# Tag Info

3

If you want to change the fontsize of nodes inserted by an \addplot command you can use something like every axis plot/.append style = {font = \scriptsize} Code: \documentclass[margin=5pt]{standalone} \usepackage{pgfplots} \usepackage{amsmath} \pgfplotsset{compat=newest} \pgfplotsset{ tick label style = {font = \tiny}, label style = {font = \...

2

With \pgfplotsset{ errorBars/.style={ error bars/error bar style={ thick, }, error bars/y dir=both, error bars/y explicit, } } you can use \addplot[errorBars,style={red, fill=red}] or \addplot[style={red, fill=red},errorBars]. If all plots inside an axis environment should have error bars with this style, you can use every axis ...

2

Yes. You asked to surpess the warning. I am not sure if you really want to have this solution. \documentclass{article} \usepackage[utf8]{inputenc} \usepackage{silence} \WarningFilter{ctable}{Transparency disabled:} \usepackage{pgfplots} \usepackage{ctable} \begin{document} Content here. \end{document} It only surpress the warning. A bugreport has been ...

2

I do not have your data file, so I will use a mathematical expression. You can use the color argument directly in the options of the plot. Then it would be possible to change not only the color but also e.g. the line style of a plot. \documentclass{standalone} \usepackage{pgfplots} \pgfplotsset{compat=1.13} \newcommand{\plotvtf}[2][]{% \addplot+[ultra ...

2

You could use width = {ifthenelse(.9\linewidth>3in,3in,.9\linewidth)} Example: \documentclass{article} \usepackage{pgfplots} \pgfplotsset{ compat=1.13, every axis/.append style={ width = {ifthenelse(.9\linewidth>3in,3in,.9\linewidth)} } } \begin{document} \begin{tikzpicture} \begin{axis} \addplot{x}; \end{axis} \end{tikzpicture} \...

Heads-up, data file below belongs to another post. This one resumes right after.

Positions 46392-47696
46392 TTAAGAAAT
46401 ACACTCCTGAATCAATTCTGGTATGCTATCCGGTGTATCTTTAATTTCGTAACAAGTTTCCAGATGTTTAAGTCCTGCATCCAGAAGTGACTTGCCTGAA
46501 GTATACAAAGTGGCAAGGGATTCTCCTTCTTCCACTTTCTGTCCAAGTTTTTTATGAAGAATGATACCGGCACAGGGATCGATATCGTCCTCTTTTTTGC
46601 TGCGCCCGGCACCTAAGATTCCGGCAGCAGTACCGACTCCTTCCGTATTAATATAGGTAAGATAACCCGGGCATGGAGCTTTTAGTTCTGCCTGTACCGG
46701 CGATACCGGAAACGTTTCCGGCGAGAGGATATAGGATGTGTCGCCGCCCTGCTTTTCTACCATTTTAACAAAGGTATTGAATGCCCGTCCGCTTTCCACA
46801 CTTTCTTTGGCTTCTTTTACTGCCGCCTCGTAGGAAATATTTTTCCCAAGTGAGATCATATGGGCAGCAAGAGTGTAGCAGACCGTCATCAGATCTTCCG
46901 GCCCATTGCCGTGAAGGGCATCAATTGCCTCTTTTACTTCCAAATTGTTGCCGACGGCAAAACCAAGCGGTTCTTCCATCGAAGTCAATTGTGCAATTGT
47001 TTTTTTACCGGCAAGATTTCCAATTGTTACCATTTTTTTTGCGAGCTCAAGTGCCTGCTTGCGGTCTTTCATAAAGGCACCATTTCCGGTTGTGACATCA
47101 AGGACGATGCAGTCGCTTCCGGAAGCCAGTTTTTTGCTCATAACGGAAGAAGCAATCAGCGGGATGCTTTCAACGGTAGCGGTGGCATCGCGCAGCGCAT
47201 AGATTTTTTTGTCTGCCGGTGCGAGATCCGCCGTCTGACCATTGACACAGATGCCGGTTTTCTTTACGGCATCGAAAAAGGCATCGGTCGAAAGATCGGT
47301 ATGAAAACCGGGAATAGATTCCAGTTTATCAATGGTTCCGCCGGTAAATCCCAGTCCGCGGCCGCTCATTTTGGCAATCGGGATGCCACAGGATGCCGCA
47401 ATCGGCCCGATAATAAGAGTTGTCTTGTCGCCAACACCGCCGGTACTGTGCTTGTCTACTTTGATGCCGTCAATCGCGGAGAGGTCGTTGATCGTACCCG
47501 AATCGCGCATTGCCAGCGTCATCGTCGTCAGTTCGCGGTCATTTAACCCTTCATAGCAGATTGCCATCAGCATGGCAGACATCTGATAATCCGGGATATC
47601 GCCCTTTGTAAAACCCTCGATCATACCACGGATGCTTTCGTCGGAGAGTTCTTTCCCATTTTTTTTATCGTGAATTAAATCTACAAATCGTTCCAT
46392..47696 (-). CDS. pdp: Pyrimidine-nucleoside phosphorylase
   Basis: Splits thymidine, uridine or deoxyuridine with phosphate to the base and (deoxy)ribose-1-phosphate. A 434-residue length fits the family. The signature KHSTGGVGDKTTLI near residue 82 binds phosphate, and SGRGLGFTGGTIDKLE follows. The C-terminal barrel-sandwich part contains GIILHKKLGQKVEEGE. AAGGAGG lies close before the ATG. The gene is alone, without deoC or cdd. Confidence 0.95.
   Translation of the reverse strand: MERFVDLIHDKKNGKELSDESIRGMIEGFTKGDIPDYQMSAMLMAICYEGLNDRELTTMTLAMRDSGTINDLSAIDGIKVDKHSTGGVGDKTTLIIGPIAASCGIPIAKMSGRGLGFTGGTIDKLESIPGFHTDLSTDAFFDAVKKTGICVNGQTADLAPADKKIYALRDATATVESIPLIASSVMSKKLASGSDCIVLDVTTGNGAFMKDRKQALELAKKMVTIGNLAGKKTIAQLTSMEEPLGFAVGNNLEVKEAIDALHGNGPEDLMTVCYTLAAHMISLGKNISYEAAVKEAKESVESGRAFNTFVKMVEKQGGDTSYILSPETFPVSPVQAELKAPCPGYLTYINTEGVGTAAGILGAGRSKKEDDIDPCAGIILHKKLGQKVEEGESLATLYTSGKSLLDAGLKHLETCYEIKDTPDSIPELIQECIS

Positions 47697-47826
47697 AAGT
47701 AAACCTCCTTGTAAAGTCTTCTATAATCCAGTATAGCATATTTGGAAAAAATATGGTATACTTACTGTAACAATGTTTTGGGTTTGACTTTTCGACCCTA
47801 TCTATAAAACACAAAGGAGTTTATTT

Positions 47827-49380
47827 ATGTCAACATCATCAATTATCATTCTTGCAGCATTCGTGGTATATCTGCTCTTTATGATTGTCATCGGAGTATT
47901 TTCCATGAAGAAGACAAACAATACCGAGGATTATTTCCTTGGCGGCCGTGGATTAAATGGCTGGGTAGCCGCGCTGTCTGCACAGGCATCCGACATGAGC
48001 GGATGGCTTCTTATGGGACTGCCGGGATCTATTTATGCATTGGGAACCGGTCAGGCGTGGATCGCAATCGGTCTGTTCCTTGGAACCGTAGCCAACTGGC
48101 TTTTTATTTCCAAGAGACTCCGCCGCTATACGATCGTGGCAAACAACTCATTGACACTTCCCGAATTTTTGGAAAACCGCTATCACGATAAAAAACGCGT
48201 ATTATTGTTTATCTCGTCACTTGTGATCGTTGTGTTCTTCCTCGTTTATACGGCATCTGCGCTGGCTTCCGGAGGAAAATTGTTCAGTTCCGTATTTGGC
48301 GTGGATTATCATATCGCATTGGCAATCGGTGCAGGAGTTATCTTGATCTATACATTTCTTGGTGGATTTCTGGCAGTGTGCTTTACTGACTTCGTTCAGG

2

There are several reasons for using pgfplots rather than tikz, here are some that I could think of right now: Automatic scaling: pgfplots will scale things so that the plot doesn't become very large. Try plotting exp(x) for example, instead of sin(x). Automatic ticklabels and axis lines. This doesn't apply for your example of course, but often you want to ...

1

You just need to create the legend before \addplot adds the default line definition. (I renamed the graph file when I copied it. Sorry about that.) \documentclass{article} \usepackage{graphicx} \usepackage{epstopdf} \usepackage{pgfplots} \begin{document} \begin{tikzpicture} \begin{loglogaxis} [ ...

1

I ended up taking Willie Wong's advice and used a domain of 2.02:15. It seems that since (-3)ln(x-2) is undefined for x=2 it doesn't try a different point that would display the graph appropriately.

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You can define a new legend image style: \pgfplotsset{ /pgfplots/line legend with two nodes/.style 2 args={ legend image code/.code={ \draw[##1,no markers] plot coordinates { (0cm,0cm) (0.3cm,0cm) (0.6cm,0cm) } node[pos=0,#1]{} node[#2]{};% } } } Code: \documentclass[border=5pt]{...

1

A few (possible) problems with your code: By issuing domain=0:4 you are telling TikZ to plot between t = 0 and t = 4. It appears from your desired output you want to plot between approximately x = 0 and x=4. By issuing deg(30) you are not plotting cosine and sine of 30 degrees; instead you are plotting cosine and sine of 30 radians. (The deg function ...

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